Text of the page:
Andelman shares thoughts with Corridor Nine members
By Bonnie Adams, Government Editor
Westborough – Dave Andelman is probably best known as the popular host of the television restaurant review show, the Phantom Gourmet. He is also now a radio talk show host on 96.9 FM. Andelman is not shy about sharing his opinions on anything including the state of the commonwealth’s economy, its legislative leaders, and what should be done to improve the state’s business culture. At the Aug. 16 Corridor Nine Area Chamber of Commerce breakfast, he shared some of his thoughts with the approximately 160 members in attendance.
For the past 20 years, Andelman has been the CEO of the Phantom Gourmet, Inc., which not only reviews restaurants but also produces a number of food festivals and events each year. He also has an M.B.A. and J.D., which he earned at the same time while attending Northeastern University.
As a successful business leader, he has also been instrumental in establishing the Restaurant and Business Alliance (RABA), which lobbies local government to change laws that the group feels unfairly impacts restaurants and businesses. One change RABA is credited with, Andelman said, is legislature that now allows restaurants to serve alcohol starting at 10 a.m. on Sundays instead of at noon. The group also got legislation repealed that banned educational dinners for doctors with pharmaceutical companies.
Promoting small businesses is a cause he is passionate about, Andelman said.
“People who operate businesses are my heroes,” he added. “And small business is the key to America’s success. Every decision [government makes] should be about job creation. “
Until there is a concerted effort to focus on creating at least 500,000 jobs a month nation-wide, the economy will continue to be weak, he said. He also implored the banking officials in the room to “start lending again.”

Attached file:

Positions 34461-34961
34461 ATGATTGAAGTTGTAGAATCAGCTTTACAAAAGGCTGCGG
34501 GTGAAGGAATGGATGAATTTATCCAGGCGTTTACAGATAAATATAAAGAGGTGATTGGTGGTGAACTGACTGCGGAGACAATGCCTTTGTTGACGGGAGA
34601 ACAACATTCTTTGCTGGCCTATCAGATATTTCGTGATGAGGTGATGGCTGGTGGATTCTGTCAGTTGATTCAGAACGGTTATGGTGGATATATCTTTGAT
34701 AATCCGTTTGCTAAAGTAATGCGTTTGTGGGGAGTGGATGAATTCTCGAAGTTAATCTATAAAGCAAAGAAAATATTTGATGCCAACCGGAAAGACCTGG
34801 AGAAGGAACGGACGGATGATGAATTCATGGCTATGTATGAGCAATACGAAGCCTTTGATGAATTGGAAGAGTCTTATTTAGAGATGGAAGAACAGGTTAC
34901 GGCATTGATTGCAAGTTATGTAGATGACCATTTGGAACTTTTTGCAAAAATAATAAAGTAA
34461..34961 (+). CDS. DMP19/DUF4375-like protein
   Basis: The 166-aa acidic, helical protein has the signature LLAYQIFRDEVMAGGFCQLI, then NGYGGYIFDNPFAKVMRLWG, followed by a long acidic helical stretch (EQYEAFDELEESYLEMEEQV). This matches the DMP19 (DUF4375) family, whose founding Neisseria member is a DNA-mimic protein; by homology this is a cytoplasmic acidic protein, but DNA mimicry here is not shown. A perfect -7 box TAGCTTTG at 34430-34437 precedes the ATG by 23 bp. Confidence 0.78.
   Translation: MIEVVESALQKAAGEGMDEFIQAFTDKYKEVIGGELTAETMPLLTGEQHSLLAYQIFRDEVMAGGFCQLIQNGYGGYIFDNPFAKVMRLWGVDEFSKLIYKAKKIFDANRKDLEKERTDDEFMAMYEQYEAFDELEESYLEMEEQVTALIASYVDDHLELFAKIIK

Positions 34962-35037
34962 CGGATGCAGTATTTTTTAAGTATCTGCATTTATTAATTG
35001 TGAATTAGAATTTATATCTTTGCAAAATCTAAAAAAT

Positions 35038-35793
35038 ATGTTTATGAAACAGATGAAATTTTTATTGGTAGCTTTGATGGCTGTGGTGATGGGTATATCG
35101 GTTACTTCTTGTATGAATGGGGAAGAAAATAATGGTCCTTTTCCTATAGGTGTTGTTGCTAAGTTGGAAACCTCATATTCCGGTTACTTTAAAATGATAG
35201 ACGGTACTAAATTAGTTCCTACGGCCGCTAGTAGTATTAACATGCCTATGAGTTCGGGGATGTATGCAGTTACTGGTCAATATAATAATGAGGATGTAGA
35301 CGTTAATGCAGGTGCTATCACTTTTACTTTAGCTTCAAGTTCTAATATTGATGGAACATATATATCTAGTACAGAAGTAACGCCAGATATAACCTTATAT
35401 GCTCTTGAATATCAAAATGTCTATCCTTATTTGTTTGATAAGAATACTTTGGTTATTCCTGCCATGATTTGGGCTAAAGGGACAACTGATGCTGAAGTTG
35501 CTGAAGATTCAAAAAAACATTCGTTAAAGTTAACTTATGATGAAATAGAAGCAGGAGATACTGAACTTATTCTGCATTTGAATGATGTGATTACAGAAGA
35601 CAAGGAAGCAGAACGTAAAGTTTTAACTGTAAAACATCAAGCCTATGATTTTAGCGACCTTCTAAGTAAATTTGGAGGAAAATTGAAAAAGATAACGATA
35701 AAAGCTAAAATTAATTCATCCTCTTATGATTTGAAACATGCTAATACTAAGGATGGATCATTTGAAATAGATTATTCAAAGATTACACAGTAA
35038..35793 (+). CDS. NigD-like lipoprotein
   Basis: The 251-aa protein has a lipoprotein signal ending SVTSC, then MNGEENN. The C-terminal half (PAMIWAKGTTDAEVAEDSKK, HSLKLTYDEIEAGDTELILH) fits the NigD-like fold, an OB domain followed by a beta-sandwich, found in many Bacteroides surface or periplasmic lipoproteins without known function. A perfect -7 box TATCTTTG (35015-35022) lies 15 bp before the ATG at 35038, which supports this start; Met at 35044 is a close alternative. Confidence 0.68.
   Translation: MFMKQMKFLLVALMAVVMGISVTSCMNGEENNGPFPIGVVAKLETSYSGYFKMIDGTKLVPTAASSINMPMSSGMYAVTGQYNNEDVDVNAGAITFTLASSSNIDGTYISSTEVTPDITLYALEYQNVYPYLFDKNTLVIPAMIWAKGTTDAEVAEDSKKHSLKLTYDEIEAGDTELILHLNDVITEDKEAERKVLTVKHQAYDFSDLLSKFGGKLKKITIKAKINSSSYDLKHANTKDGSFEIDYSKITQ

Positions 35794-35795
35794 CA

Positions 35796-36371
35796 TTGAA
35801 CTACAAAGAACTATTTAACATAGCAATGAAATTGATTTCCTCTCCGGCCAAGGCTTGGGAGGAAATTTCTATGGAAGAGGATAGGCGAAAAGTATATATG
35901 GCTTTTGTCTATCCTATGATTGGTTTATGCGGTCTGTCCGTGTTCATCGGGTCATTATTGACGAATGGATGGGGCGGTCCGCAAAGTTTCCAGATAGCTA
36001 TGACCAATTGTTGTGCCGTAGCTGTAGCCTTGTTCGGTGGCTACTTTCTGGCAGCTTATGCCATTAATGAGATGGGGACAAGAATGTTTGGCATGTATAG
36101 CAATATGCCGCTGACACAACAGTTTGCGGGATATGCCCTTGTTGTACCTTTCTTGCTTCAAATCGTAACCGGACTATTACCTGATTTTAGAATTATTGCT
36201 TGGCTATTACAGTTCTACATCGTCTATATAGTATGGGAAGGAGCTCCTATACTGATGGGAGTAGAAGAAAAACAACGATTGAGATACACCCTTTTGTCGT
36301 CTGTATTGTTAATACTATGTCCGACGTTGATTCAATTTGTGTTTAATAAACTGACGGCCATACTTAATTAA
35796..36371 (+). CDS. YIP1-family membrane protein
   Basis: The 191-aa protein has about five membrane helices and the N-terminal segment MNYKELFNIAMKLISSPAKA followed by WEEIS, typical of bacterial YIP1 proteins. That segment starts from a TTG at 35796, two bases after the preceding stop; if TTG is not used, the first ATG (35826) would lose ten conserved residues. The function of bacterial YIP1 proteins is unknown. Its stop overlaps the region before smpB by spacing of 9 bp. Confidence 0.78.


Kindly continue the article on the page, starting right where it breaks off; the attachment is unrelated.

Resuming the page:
Andelman also had scathing words about online restaurant review sites, particularly Yelp and Chowhound. Many times, he said, those who post on those sites have not even been into an establishment but rather just take the opportunity to unfairly bash it instead.
He is not a big fan of food trucks because as he noted, the food is often cooked in other cities and then the trucks come to Boston, undercutting the local restaurants.
He also noted that although he is not against casinos, he feels the state’s officials did not handle the process correctly.
“I think there should only be one and that Suffolk Downs is the most logical property,” he said. “Having more than that is going to have a negative impact on local restaurants.”
In spite of his strong opinions, he is not at all interested, he said, in running for office anytime soon.
“It’s flattering,” he said of the suggestion that he consider doing so, “but I don’t enjoy being at the State House!”
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